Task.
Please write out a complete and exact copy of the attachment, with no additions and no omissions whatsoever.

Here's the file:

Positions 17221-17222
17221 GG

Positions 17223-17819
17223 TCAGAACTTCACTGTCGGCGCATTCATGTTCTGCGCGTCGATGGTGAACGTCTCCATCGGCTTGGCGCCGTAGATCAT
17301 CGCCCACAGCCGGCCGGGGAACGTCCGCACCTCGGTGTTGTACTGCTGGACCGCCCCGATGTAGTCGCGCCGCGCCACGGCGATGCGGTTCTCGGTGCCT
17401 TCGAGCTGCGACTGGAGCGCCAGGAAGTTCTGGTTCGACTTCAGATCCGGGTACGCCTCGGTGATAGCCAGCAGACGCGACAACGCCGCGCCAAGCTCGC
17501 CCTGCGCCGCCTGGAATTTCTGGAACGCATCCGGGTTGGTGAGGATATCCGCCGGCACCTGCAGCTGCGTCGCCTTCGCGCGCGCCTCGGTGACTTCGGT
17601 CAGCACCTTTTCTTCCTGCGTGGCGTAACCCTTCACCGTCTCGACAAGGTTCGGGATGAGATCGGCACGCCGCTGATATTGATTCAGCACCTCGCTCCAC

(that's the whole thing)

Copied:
Positions 17221-17222
17221 GG

Positions 17223-17819
17223 TCAGAACTTCACTGTCGGCGCATTCATGTTCTGCGCGTCGATGGTGAACGTCTCCATCGGCTTGGCGCCGTAGATCAT
17301 CGCCCACAGCCGGCCGGGGAACGTCCGCACCTCGGTGTTGTACTGCTGGACCGCCCCGATGTAGTCGCGCCGCGCCACGGCGATGCGGTTCTCGGTGCCT
17401 TCGAGCTGCGACTGGAGCGCCAGGAAGTTCTGGTTCGACTTCAGATCCGGGTACGCCTCGGTGATAGCCAGCAGACGCGACAACGCCGCGCCAAGCTCGC
17501 CCTGCGCCGCCTGGAATTTCTGGAACGCATCCGGGTTGGTGAGGATATCCGCCGGCACCTGCAGCTGCGTCGCCTTCGCGCGCGCCTCGGTGACTTCGGT
17601 CAGCACCTTTTCTTCCTGCGTGGCGTAACCCTTCACCGTCTCGACAAGGTTCGGGATGAGATCGGCACGCCGCTGATATTGATTCAGCACCTCGCTCCAC